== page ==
Africa this week - 14 February 2010

By The Ligali Organisation | Sun 14 February 2010

A compilation of the weeks events by the African development institute.

Angola’s economy should grow 7.5percent this year, after a sharp downturn led to an estimated rise of not more than 0.5percent in 2009, the World Bank has indicated. Africa’s top oil producer saw revenues drop off in 2009 due to tumbling crude oil prices on international markets. This led to a 30percent drop in exterior reserves which in turn caused the kwanza currency to lose 25percent of its value compared to the U.S. dollar. Last May the World Bank forecast that the Angolan economy would contract by 3percent in 2009. However, the report released on Feb. 8 estimates that growth in the meantime was between minus 0.5percent and plus 0.5percent. The World Bank’s head economist in Angola, Ricardo Gazel, said oil production should rise this year to 1.9 million barrels from the 1.79 million barrel figure for 2009. (macauhub)

President Idriss Deby has visited Sudan for the first time since 2004 for talks on the troubled Darfur region. The two countries have been fighting a proxy war for several years along their common border around Darfur. The BBC’s James Copnall in Khartoum says the visit is a surprise and has caught Sudanese officials off-guard. Sudan says Chad backs Darfur rebel groups, while Khartoum is accused of supporting armed militias who are active in eastern Chad. Analysts say the rebels function as an extra line of defense for each country, but add that this poisonous mixture has considerably worsened the dramatic humanitarian problems in both areas. Deby’ was greeted at Khartoum airport by Sudan’s President Omar al-Bashir. (BBC)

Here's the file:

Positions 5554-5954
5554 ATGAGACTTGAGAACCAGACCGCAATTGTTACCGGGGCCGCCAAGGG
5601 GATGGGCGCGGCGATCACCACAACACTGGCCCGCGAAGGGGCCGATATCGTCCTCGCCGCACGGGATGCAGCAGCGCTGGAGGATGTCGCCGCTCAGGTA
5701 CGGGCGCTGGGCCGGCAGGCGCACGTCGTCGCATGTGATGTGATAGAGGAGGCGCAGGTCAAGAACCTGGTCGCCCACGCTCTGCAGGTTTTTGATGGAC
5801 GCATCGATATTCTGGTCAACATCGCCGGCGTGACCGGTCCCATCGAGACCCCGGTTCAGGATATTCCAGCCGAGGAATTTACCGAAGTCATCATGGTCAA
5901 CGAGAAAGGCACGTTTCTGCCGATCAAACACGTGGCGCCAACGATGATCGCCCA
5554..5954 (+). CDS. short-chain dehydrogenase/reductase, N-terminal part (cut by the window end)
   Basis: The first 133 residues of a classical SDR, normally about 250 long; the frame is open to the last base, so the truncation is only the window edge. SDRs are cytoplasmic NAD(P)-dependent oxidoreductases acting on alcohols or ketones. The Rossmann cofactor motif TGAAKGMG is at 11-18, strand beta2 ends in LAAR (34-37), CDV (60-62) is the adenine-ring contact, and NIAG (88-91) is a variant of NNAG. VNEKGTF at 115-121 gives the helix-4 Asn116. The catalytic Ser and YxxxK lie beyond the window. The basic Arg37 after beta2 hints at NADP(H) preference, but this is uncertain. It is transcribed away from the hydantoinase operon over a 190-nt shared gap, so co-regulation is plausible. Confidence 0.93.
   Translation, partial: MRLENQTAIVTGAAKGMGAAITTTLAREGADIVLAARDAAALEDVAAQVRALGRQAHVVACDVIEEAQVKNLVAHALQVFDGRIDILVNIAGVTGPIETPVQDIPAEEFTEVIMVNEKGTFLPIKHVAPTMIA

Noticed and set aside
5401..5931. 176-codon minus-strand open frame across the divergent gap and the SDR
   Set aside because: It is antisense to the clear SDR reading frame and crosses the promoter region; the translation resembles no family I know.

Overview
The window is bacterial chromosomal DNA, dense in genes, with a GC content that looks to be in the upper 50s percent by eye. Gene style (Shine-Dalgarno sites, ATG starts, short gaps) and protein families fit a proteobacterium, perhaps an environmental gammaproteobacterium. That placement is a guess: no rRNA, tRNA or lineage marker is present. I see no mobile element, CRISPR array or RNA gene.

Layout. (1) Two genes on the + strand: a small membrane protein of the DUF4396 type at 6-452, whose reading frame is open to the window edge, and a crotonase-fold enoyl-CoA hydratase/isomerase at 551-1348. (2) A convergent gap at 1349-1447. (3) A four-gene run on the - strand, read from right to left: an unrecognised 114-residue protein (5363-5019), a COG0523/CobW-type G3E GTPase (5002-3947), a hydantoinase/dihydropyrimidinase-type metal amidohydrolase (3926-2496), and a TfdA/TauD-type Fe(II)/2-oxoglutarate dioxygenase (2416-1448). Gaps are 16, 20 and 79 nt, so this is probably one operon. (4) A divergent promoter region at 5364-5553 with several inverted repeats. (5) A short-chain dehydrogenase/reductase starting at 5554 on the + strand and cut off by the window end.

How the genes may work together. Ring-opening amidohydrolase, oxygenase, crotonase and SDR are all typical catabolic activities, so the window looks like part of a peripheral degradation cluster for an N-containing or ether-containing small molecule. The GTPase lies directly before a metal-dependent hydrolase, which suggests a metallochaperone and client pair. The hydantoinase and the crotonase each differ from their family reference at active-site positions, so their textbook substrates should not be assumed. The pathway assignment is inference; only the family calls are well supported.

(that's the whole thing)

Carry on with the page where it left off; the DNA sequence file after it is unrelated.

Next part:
Congo (DRC)
The emergency relief wing of the U.N. voiced deep concern Feb. 5 over the dire humanitarian situation and safety of more than 1 million people forced to flee their homes in eastern Congo (DRC) as a result of violent conflict in the region. A series of armed attacks on makeshift camps for internally displaced persons (IDPs), human rights violations and general banditry in the North and South Kivu provinces have seriously disrupted aid operations, reported the Office for the Coordination of Humanitarian Affairs (OCHA). On Jan. 15 in North Kivu, armed militia stole a truck belonging to a humanitarian organization and then used it for a violent assault on aid workers in the Muhanga IDP camp in a bid to steal their belongings. OCHA said that the mainly Rwandan Hutu rebel group, known as the FDLR, reportedly raided the Nyange camp in North Kivu on Jan. 22, killing three people and injuring several others. (U.N. News Service)

The residence of former president Jerry Rawlings at Ridge, Accra, has been razed down completely by fire. President J.E.A. Mills and Vice President John Mahama have visited the former president and family to share their loss. Former First Lady, Nana Konadu Rawlings and one of her daughters, Yaa Asantewaa, who were in the house, escaped unhurt while the former president Rawlings, was also not in the house. ( Meanwhile, Ghana is negotiating with the World Bank to help fund a project aimed at boosting rice production in the West African nation, the Ghana News Agency reported, citing Vice President John Dramani Mahama. The government plans to irrigate rice farmlands in the south eastern Accra plains using water transported from the lower Volta River, the Accra-based news agency said. Ghana spends about USD500 million a year on rice imports, GNA said. The country plans to increase production by 60 percent within the next two years, it said. Ghana produced 242,000 metric tons of rice a year, according the Food and Agricultural Organization’s Web site. (Bloomberg)